But the two-thumbed-typing speed on a small hand held screen has gone way way up.

That probably explains why I play the piano better (and much faster) than I can type with two thumbs. Actually, I can't type with two thumbs at all.

Because I don't own an iPhone - nor any other smartphone of any sort. Just a tiny iPod Touch, whose screen is so small that one thumb would take up half of it, so I don't even bother to try.

When I go on holiday, I escape technology because I'd be in the wilderness. No phone signal, no wifi, just me against (or with) the elements. Everybody has to talk to each other (you know, use the vocal cords) rather than have their eyes glued to a screen and their ears plugged into a wire.

BTW, one side-effect of the iPhone era is that children are developing myopia at an alarming rate. They spend all their time staring at something small less than ten inches away, rather than in the distance (you know, the horizon, to watch out for marauding predators), and their eyes are suffering........


"I don't play accurately - anyone can play accurately - but I play with wonderful expression. As far as the piano is concerned, sentiment is my forte. I keep science for Life."
Re: Slow Progress Among Beginners [Re: AZNpiano] #2790177 12/11/18 02:10 PM
Joined: Dec 2007
Posts: 17,409
keystring Offline
Yikes! 10000 Post Club Member
Offline
Yikes! 10000 Post Club Member
Joined: Dec 2007
Posts: 17,409
About myopia:

I watched a very interesting documentary on studies being carried out in China, where myopia had increased markedly. They turned this around by making certain that school children in the test schools for the experiment were exposed to sunlight for at least 30 minutes/day. It turned out that it was not close vision, but staying too much in artificial light, was the culprit due to the structure and chemical goings-on in the eye. In the studies they also changed lighting in the classroom itself to give the spectrum of sunlight. There is some kind of chemical interaction that is triggered by certain light waves (colours). Really interesting stuff.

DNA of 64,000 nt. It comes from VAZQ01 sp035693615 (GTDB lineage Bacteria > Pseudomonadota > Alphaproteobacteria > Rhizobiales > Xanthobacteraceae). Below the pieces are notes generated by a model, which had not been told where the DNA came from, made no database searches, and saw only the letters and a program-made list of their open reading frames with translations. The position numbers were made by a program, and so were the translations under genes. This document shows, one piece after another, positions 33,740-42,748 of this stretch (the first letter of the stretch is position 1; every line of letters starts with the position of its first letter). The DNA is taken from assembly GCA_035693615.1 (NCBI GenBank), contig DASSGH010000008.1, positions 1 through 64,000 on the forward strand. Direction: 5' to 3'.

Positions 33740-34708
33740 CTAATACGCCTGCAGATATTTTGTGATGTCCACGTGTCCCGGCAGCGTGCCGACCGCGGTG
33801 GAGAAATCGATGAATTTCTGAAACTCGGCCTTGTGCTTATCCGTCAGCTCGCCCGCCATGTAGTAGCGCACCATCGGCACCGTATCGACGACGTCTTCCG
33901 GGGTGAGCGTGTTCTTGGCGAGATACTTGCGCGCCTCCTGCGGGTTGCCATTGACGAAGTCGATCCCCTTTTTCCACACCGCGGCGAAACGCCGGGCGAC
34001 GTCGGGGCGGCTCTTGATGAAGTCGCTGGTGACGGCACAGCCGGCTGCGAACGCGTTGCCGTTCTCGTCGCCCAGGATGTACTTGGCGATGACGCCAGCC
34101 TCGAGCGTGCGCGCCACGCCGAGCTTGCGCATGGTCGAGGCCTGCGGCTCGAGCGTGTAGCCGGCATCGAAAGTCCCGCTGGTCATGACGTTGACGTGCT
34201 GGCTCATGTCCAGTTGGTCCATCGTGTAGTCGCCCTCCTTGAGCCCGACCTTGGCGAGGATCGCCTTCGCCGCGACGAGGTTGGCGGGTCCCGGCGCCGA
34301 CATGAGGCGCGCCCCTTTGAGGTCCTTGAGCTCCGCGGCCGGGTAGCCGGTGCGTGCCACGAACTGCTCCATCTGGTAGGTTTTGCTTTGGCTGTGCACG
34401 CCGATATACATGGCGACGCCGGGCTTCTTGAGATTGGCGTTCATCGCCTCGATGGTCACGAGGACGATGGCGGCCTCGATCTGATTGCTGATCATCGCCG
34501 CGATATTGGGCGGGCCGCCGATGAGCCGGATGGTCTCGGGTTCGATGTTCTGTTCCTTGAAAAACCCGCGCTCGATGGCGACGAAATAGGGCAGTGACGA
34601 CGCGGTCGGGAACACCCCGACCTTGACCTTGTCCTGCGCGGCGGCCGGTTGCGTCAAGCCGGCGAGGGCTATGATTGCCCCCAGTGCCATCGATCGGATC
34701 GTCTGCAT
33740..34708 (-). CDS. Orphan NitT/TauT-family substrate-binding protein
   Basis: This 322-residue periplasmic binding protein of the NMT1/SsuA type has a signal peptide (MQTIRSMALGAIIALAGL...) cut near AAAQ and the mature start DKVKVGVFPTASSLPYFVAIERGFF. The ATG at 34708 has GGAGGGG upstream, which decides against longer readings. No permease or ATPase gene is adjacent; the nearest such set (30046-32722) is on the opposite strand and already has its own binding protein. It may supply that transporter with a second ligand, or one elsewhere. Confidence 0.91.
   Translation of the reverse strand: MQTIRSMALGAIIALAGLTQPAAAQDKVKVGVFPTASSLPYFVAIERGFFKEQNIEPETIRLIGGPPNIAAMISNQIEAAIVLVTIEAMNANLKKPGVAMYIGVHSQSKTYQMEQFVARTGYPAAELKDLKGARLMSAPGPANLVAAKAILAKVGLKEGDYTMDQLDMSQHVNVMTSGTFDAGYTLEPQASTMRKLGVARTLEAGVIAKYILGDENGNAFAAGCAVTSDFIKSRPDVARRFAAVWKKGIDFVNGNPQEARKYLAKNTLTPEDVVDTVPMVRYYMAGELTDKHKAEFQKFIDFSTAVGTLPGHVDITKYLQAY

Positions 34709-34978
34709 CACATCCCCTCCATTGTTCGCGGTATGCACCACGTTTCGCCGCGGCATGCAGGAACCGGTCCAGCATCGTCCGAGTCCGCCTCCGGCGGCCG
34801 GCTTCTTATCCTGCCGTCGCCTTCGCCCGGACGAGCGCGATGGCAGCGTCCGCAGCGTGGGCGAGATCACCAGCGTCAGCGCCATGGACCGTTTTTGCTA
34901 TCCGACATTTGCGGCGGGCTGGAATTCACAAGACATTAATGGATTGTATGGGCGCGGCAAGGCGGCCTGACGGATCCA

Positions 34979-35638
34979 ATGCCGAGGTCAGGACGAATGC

(Now back to your regular channel). wink

Re: Slow Progress Among Beginners [Re: AZNpiano] #2790201 12/11/18 03:32 PM
Joined: Jan 2012
Posts: 721
T
The Monkeys Offline
500 Post Club Member
Offline
500 Post Club Member
T
Joined: Jan 2012
Posts: 721
I was talking to my younger son's (grade 6) school teacher a couple of weeks ago. He asked me what suggestion I had for school. Looking at scribbles all over the wall, I said, "perhaps to help them to improve their handwritings?"
Without giving it any thought, the teacher instantly responded: " I can't justify that as long as I can read what they write. The majority of our class work are done in typing anyways"
And he is in his 60s.

Well, I guess we are heading to a digital world, and there is no return.